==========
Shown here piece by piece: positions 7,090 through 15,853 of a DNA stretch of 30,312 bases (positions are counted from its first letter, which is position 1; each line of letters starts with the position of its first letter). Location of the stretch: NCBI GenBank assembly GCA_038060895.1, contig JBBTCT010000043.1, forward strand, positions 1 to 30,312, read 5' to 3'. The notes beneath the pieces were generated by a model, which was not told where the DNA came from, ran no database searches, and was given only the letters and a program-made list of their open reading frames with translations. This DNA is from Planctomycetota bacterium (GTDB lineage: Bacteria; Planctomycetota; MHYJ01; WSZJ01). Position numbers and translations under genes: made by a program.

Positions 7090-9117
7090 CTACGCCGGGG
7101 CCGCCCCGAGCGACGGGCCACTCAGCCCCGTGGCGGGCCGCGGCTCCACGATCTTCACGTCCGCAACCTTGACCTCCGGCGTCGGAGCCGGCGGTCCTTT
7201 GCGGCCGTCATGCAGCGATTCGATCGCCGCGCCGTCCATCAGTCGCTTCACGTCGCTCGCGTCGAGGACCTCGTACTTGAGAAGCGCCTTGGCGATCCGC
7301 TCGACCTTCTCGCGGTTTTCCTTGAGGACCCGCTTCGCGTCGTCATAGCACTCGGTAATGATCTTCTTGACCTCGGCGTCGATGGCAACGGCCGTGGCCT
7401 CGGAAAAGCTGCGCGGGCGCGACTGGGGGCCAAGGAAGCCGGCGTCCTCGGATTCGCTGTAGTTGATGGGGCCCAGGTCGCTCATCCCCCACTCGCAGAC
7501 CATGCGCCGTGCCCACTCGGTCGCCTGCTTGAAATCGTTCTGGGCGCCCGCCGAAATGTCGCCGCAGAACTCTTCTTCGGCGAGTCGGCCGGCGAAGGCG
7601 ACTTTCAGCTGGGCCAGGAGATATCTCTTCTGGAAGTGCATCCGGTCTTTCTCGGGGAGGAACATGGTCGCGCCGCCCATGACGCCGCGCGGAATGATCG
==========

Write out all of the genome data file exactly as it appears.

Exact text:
Shown here piece by piece: positions 7,090 through 15,853 of a DNA stretch of 30,312 bases (positions are counted from its first letter, which is position 1; each line of letters starts with the position of its first letter). Location of the stretch: NCBI GenBank assembly GCA_038060895.1, contig JBBTCT010000043.1, forward strand, positions 1 to 30,312, read 5' to 3'. The notes beneath the pieces were generated by a model, which was not told where the DNA came from, ran no database searches, and was given only the letters and a program-made list of their open reading frames with translations. This DNA is from Planctomycetota bacterium (GTDB lineage: Bacteria; Planctomycetota; MHYJ01; WSZJ01). Position numbers and translations under genes: made by a program.

Positions 7090-9117
7090 CTACGCCGGGG
7101 CCGCCCCGAGCGACGGGCCACTCAGCCCCGTGGCGGGCCGCGGCTCCACGATCTTCACGTCCGCAACCTTGACCTCCGGCGTCGGAGCCGGCGGTCCTTT
7201 GCGGCCGTCATGCAGCGATTCGATCGCCGCGCCGTCCATCAGTCGCTTCACGTCGCTCGCGTCGAGGACCTCGTACTTGAGAAGCGCCTTGGCGATCCGC
7301 TCGACCTTCTCGCGGTTTTCCTTGAGGACCCGCTTCGCGTCGTCATAGCACTCGGTAATGATCTTCTTGACCTCGGCGTCGATGGCAACGGCCGTGGCCT
7401 CGGAAAAGCTGCGCGGGCGCGACTGGGGGCCAAGGAAGCCGGCGTCCTCGGATTCGCTGTAGTTGATGGGGCCCAGGTCGCTCATCCCCCACTCGCAGAC
7501 CATGCGCCGTGCCCACTCGGTCGCCTGCTTGAAATCGTTCTGGGCGCCCGCCGAAATGTCGCCGCAGAACTCTTCTTCGGCGAGTCGGCCGGCGAAGGCG
7601 ACTTTCAGCTGGGCCAGGAGATATCTCTTCTGGAAGTGCATCCGGTCTTTCTCGGGGAGGAACATGGTCGCGCCGCCCATGACGCCGCGCGGAATGATCG